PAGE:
I’m a little suspicious about Benjamin Black/John Banville’s rate of production here. Holy Orders is his most recent Quirke mystery, apparently released in August, a year after Vengeance. Yet in March we’ll see The Black-Eyed Blonde, in which Black follows in the footsteps of Raymond Chandler. Leaving aside my skepticism about the current publishing fad for retooling old franchises, is it possible that Black has taken on too much work? Did he neglect Quirke to explore Marlowe? Holy Orders seems to suggest so.
We’re back in smoky complicated 1950s Dublin. Pathologist Quirke is once again stumbling through an investigation fueled by cigarettes and a shocking amount of liquor. I’ve always enjoyed Black’s leisurely pace and virtuoso writing but this installment in the series feels somewhat pro forma. A body is fished up from a canal. It turns out to be Jimmy Minor, a friend of Quirke’s daughter Phoebe. The assumption is that Jimmy, a newspaper reporter, was killed to prevent him from pursuing an investigation. Priests are involved, of course. So are gypsies, providing a shot of exoticism and a glossary of foreign terms tucked into the dialogue like plums in a fruit cake.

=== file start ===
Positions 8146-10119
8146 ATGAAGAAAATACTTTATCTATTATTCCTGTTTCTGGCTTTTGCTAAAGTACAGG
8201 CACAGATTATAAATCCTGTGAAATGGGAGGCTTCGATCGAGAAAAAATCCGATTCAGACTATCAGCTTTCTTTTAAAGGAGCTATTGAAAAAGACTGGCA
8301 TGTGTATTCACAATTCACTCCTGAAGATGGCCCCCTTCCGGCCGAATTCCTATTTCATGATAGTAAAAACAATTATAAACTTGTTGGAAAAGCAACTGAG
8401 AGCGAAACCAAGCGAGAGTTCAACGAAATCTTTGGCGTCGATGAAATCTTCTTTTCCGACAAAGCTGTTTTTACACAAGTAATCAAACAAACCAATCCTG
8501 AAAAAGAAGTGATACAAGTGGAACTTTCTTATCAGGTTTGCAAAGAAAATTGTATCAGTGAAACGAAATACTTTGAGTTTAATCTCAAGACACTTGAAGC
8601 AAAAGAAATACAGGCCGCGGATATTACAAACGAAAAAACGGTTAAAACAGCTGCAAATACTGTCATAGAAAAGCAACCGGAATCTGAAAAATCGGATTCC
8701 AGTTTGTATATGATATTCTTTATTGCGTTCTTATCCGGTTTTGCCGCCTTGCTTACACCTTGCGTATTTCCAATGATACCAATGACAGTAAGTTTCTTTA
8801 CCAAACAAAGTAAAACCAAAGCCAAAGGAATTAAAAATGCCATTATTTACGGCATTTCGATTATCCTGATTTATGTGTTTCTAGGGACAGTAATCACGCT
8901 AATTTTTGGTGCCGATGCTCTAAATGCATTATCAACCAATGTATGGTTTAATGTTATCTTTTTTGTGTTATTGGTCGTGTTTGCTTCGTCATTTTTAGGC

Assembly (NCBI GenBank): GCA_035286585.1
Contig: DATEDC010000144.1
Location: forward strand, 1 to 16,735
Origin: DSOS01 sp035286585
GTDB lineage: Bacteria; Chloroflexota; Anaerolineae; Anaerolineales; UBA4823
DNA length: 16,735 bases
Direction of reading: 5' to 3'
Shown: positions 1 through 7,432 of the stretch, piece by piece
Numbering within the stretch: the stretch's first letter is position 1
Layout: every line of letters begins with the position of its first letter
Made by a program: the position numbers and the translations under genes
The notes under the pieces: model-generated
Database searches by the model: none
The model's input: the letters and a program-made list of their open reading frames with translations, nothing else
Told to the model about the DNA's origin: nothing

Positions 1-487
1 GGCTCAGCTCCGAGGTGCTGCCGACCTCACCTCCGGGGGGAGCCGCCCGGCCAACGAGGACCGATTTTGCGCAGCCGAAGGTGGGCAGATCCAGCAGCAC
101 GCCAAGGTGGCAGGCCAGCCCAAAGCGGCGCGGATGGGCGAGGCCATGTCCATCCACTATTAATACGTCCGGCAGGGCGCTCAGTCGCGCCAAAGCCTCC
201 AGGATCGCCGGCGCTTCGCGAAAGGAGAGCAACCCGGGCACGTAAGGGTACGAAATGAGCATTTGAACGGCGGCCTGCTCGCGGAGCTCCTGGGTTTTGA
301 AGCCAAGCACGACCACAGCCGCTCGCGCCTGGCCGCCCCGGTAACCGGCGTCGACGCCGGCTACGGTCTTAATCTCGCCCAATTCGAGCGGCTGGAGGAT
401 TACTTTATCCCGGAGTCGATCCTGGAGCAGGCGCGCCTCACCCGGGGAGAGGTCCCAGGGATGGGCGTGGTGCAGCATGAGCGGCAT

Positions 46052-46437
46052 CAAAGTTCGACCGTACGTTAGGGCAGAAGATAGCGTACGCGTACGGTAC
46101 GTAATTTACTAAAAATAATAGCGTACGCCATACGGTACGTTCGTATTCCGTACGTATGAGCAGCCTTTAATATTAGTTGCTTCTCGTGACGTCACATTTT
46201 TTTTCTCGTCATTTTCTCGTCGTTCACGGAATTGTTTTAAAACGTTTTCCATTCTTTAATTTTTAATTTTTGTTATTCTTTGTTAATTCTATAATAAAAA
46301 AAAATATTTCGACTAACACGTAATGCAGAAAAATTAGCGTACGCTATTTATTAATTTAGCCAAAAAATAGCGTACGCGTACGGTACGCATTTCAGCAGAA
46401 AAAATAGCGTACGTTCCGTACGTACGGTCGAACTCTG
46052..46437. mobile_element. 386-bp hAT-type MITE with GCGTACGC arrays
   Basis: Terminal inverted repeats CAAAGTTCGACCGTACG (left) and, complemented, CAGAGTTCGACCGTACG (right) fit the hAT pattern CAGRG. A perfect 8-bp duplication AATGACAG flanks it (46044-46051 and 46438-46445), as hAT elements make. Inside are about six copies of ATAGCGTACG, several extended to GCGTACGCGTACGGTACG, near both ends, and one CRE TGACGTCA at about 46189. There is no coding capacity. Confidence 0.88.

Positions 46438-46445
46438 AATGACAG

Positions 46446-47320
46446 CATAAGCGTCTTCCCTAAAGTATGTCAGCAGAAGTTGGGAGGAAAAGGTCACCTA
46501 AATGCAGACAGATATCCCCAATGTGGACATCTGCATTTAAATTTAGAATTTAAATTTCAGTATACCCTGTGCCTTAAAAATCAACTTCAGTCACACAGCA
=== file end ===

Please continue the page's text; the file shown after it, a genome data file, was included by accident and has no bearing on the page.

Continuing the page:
It struck me as odd that the gypsy characters used their language only for nouns in Quirke’s presence, but by then I was disenchanted. I mean that literally; the spell of the fiction had dissipated. The puzzle part of the mystery was disappointingly thin and predictable. Quirke’s peculiar perception of the world — which has always been one of the strengths of these books — is distorted in Holy Orders by strange sensations, languidly described. He has hallucinations, vivid and multi-sensory. The book ends with Quirke in a neurologist’s office, about to hear the verdict on a brain scan. Tumor? I’m betting on florid migraines. I hope the doc can prescribe something to straighten Quirke out, but I suspect fatigue is really the issue.